The brand new CEO of the recently re-branded National Main Street Center characterized Culpeper as "a remarkable little place" during a tour downtown Monday.
"It's a great community firing on all cylinders," said Patrice Frey, of Chicago, during a stop for iced coffee in the new location of Raven's Nest on East Davis Street. "I think it's a great example of what can be achieved in smaller communities, particularly using the Main Street program. You know, it doesn't happen overnight, but through sustained hard work over time."
A Virginia Main Street Community since 1988, Culpeper was one of the first communities to join the downtown revitalization program that's part of the National Trust for Historic Preservation. Culpeper Renaissance, Inc. manages the program renamed the National Main Street Center July 1. Through generation of millions of dollars in private and public investment over many years, CRI and Main Street facilitated the downtown rebirth.
And it's not over yet.
Frey toured sites downtown Monday epitomizing the continued renaissance in Culpeper, namely the recently restored and expanded State Theatre on Main Street, a 75-year-old art deco venue that used to be segregated.
Culpeper developer and native Greg Yates, who initiated the State Theatre rebirth, coordinated the tour with Frey. He considers the live arts and cinema venue at the State Theatre "the new economic stimulus downtown," and that has appeared to be the case most nights the venue is illuminated, with foot traffic downtown busier than usual.
National Trust Board Member Joe Grills of Rapidan, a retired IBM executive and former chairman of the Montpelier Foundation, invited Frey to visit Culpeper to show off its success. He believes success breeds more of the same.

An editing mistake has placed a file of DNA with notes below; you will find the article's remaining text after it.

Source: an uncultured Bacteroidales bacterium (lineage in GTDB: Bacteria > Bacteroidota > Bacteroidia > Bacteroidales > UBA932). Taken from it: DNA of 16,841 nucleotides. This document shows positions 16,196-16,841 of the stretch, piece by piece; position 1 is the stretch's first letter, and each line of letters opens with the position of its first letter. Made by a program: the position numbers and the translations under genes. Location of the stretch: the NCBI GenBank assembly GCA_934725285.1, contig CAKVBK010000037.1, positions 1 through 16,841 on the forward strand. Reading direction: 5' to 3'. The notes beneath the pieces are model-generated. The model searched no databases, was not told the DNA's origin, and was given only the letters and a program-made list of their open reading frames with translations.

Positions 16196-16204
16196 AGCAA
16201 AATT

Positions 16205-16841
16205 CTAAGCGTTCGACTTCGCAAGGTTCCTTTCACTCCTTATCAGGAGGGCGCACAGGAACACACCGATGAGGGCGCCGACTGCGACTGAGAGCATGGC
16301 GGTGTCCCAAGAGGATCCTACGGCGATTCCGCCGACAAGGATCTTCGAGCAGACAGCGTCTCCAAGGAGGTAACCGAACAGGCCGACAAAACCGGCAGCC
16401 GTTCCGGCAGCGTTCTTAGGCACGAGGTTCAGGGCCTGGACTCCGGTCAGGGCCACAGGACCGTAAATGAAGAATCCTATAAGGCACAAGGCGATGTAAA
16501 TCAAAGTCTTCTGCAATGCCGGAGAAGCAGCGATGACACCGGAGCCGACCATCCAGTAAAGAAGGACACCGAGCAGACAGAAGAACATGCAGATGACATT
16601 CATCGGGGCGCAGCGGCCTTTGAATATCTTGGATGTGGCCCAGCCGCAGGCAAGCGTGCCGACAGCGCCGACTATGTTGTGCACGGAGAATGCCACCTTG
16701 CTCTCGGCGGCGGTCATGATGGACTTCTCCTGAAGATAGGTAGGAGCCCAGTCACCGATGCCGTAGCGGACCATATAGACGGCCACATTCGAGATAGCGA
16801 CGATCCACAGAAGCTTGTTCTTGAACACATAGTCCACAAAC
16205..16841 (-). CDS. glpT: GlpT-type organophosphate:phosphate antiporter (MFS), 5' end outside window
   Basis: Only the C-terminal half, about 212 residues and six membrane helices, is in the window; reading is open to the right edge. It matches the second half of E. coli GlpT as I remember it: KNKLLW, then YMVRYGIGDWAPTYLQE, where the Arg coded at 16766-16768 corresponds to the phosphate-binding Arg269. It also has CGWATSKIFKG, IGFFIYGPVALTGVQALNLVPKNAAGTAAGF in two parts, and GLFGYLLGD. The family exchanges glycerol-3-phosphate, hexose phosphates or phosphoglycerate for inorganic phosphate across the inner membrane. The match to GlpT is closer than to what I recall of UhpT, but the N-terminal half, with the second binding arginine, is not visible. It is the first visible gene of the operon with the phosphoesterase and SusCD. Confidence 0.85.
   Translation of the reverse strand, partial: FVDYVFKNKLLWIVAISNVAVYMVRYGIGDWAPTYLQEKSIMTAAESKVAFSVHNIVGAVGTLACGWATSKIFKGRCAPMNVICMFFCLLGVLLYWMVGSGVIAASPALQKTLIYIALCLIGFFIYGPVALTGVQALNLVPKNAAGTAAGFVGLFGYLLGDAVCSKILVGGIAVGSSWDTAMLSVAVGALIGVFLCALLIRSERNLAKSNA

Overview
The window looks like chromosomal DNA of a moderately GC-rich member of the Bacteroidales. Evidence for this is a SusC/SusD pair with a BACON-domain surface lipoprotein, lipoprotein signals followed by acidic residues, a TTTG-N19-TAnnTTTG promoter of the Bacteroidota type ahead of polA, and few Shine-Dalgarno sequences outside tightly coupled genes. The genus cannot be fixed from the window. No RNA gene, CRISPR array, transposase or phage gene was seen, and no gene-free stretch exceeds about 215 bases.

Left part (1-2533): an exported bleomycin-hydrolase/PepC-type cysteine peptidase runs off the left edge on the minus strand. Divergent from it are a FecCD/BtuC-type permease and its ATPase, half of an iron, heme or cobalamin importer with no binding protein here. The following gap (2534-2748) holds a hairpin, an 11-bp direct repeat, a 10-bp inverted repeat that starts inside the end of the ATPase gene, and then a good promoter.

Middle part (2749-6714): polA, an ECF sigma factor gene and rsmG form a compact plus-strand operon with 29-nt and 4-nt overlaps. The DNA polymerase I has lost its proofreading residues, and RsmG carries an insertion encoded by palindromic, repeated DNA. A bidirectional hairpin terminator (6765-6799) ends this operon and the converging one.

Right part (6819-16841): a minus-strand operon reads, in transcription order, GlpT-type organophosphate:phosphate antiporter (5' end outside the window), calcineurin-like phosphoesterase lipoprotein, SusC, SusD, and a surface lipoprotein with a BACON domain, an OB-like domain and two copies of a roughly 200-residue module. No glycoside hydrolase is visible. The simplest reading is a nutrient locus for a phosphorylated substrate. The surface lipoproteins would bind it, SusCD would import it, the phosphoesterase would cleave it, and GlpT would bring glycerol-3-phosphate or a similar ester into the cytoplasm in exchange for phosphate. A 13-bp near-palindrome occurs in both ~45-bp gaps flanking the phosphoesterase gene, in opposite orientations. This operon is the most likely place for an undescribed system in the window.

"I look at what Greg Yates has done," Grills said. "The more successful you are the more people want to be part of it."
How to sustain success in Main Street communities is something the National Trust feels is important.
"When I talked to CRI a month ago, they said Main Street 101 was wonderful, now we need a Main Street 201," Grills said. "They're right, and that's what we've got to start thinking about - how do we keep this thing going?"
Other sites Frey visited downtown Monday with the local group included Frost Cafe, Green Roost, Harriet's General, the Museum of Culpeper History, the Suites at 249 and the Culpeper Visitor's Center in the Depot.
It was Frey's first visit to Culpeper, and she was impressed with what she saw. Frey, originally of Seattle, noted as positives the low vacancy rate and creative mix of retail and restaurants offered downtown, as well as the prevalence of downtown living, particularly above the storefronts.
"What you see here in Culpeper, and we're also starting to see in a number of other smaller communities throughout the country, is you've got people and empty nesters who are coming back to smaller urban areas, taking apartments or condos on the second floor - that is really exciting," she said. "They want to be able to walk to their local coffee shop and walk to the theater and not have to worry about getting a car to go do every little thing."
Former director of sustainability with the National Trust, Frey has a master's in historic preservation from the University of Pennsylvania. Having been named CEO of the National Main Street Center in May, she is on a tour of communities nationwide, with Culpeper being among the first she visited after towns in Texas, the state with the most Main Street communities.
Frey said her outlook for Main Street America is positive.
"The recession has affected things, but overall people are really looking for this authentic experience," she said. "Where you are going to find that is in the heart of your community, your downtown, your Main Streets. I think the prospect for Main Streets nationally is excellent. We have our challenges, but overall we are in good times ahead."
Last year, Culpeper was named among recipients of the National Trust's Great American Main Street Awards.